Poison Is Never the Answer

Wild Care Executive Director Stephanie Ellis recently sent a letter to the Joint Committee, Environment and Natural Resources in MA urging them to support upcoming local Bills that would regulate the use of dangerous rodenticides in MA.

May 25, 2023

RE: Proposed Acts Relative to Pesticides – Bills H.3991, H.825, H.814, H.804, S.487, S.540
Protecting Birds of Prey and Other Wildlife from Rodenticides

TO: Joint Committee – Environment & Natural Resources

My Name is Stephanie Ellis. I am the Executive Director of Wild Care.

Wild Care is a wildlife rehabilitation center located in Eastham, MA. Our team of licensed wildlife rehabilitators treat over 1,800 animals per year including wild birds, small mammals, reptiles and amphibians.

Wild Care, and licensed wildlife rehabilitators are on the frontlines of recognizing the impacts wild animals face in the natural world. We share this information and use our voice to reduce impacts on wildlife and help to inform systemic positive change. Our wild birds are bellwethers for environmental health, and they are sounding an alarm that is loud and clear. Poison is not the answer.

In 2022, Wild Care received 54 birds of prey into care. Sadly, the majority of large raptors we receive into care such as Red-tailed Hawks and Great Horned Owls are suffering from rodenticide exposure. As you know, raptors are some of our greatest natural defense against rodent overpopulations. The irony is, we are killing our natural predators with poison.

In MA, Wildlife Rehabilitators are required to release rehabilitated wildlife within 5 miles of the location in which it was found, or within the same county. It poses an ethical dilemma for my staff to release birds of prey back to the location from which they were poisoned, after they have recovered in our care. However, with widespread rodenticide use at homes, schools and local businesses, is there ever a safe place to release wildlife?

Though it may appear to the general observer that birds are abundant. A recently published study announced the loss of over 3 billion birds in the United States in the last 50 years due to human-related and environmental impacts. These impacts include vehicle strikes, loss of habitat, pesticide exposure, and warming ocean temperatures. By comparison, there are an estimated 340 million people living in the United States. Imagine losing our entire human population in a short span of 50 years? We would certainly never allow this to happen.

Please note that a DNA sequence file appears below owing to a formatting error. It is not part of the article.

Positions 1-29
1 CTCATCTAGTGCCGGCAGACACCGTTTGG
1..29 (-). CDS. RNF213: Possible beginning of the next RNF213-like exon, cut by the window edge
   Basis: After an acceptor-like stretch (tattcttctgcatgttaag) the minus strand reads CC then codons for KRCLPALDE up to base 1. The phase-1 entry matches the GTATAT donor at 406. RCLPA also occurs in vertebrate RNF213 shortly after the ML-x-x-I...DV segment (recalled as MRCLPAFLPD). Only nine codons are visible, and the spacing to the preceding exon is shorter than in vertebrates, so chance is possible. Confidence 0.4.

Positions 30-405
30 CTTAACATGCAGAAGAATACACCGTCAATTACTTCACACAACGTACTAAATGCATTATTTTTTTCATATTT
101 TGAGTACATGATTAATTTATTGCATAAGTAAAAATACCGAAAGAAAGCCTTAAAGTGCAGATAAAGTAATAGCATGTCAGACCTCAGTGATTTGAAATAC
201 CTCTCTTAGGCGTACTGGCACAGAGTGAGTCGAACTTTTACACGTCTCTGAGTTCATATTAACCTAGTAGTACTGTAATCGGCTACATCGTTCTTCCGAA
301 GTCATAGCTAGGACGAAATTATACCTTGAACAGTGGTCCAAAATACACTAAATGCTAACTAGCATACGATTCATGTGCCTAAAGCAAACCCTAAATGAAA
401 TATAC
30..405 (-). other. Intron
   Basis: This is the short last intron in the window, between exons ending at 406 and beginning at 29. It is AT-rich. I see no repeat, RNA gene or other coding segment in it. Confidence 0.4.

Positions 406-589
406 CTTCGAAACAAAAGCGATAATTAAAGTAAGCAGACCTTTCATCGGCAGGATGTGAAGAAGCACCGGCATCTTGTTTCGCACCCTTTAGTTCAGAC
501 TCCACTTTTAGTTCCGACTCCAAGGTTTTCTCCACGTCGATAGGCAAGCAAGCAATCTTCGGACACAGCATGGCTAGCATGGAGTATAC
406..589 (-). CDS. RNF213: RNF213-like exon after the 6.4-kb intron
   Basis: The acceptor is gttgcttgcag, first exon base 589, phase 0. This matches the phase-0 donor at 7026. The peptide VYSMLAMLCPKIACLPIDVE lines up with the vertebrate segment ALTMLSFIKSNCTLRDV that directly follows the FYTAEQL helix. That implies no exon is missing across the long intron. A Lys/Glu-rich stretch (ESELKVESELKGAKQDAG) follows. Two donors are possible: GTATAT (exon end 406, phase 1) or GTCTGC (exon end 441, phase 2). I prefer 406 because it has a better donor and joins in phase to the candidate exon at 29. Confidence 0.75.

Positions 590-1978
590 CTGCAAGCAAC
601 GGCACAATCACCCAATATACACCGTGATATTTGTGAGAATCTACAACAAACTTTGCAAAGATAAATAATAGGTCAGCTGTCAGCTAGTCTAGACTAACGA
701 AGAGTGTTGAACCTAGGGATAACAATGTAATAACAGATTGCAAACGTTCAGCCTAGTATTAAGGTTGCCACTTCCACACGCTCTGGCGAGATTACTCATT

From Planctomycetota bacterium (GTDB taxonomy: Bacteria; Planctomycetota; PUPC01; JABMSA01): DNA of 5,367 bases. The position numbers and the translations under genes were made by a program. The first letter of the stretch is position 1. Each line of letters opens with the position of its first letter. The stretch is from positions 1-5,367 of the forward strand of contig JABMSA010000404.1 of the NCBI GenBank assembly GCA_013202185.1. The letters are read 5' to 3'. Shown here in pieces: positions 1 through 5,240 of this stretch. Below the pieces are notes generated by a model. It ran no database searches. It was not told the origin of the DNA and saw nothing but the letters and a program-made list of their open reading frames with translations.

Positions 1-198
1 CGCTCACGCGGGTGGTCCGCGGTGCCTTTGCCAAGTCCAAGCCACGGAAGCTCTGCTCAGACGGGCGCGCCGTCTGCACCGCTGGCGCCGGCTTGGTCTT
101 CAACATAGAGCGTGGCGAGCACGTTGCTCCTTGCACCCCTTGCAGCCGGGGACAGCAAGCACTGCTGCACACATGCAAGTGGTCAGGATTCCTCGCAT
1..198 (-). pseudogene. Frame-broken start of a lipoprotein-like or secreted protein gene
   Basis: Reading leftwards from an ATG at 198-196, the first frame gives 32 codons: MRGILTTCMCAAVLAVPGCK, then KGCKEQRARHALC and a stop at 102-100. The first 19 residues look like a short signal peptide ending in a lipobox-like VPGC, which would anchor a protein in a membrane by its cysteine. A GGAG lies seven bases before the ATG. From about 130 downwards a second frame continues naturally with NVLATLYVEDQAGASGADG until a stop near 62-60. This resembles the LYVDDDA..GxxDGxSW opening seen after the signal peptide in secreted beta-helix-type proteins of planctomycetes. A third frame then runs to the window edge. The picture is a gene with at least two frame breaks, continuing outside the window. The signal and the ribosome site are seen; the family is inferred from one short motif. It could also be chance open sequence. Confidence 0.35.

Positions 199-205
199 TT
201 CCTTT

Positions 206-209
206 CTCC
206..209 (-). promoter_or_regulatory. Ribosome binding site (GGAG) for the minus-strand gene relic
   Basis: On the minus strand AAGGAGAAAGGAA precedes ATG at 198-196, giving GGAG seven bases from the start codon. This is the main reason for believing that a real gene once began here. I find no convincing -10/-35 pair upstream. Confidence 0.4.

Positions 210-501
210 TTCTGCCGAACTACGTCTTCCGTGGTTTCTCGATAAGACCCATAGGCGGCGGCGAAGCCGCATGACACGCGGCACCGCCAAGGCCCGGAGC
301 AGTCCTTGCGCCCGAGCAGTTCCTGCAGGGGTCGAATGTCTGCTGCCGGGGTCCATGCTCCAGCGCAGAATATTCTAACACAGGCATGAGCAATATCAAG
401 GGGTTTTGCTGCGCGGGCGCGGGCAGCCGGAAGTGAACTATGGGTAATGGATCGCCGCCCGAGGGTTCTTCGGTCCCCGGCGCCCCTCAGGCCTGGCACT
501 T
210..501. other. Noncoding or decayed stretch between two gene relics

So, why are we allowing our birds to disappear, and at such an alarming rate?

Wild Bird Populations are in Decline:

  • Currently, one in four birds is in decline in the United States. 
  • One in eight bird species are threatened with extinction, taking place before our eyes.
  • Globally, 48% of birds worldwide are undergoing population declines.

The statistics are dire. Our birds do not need additional population setbacks due to secondary rodenticide poisoning.

As a side note, I am a licensed wildlife rehabilitator who has been doing this work for nearly two decades. I used to see raptors in the sky and feel a sense of joy, freedom, and beauty. After many years of this work, my inner monologue has changed. I still see a beautiful bird. But additionally, I now wonder how much rodenticide it has been exposed to, and when it will succumb to it. I wonder if the bird is feeding its offspring tainted prey, or if it will end up in our wildlife clinic sick and disoriented, as another sobering statistic, with no end to the poisoning in sight.

It has been proven that Integrated Pest Management is a much more effective, long-term and environmentally safe solution for controlling rodent populations. I feel proud to reside in Massachusetts, an environmentally progressive state. Please end the useless poisoning. Our raptors and other wildlife depend on it.

Thoughtfully,

Stephanie Ellis

Executive Director, Wild Care, Inc.

[email protected]

www.wildcarecapecod.org

Eastham, MA

Click here to download and share the pdf of this letter

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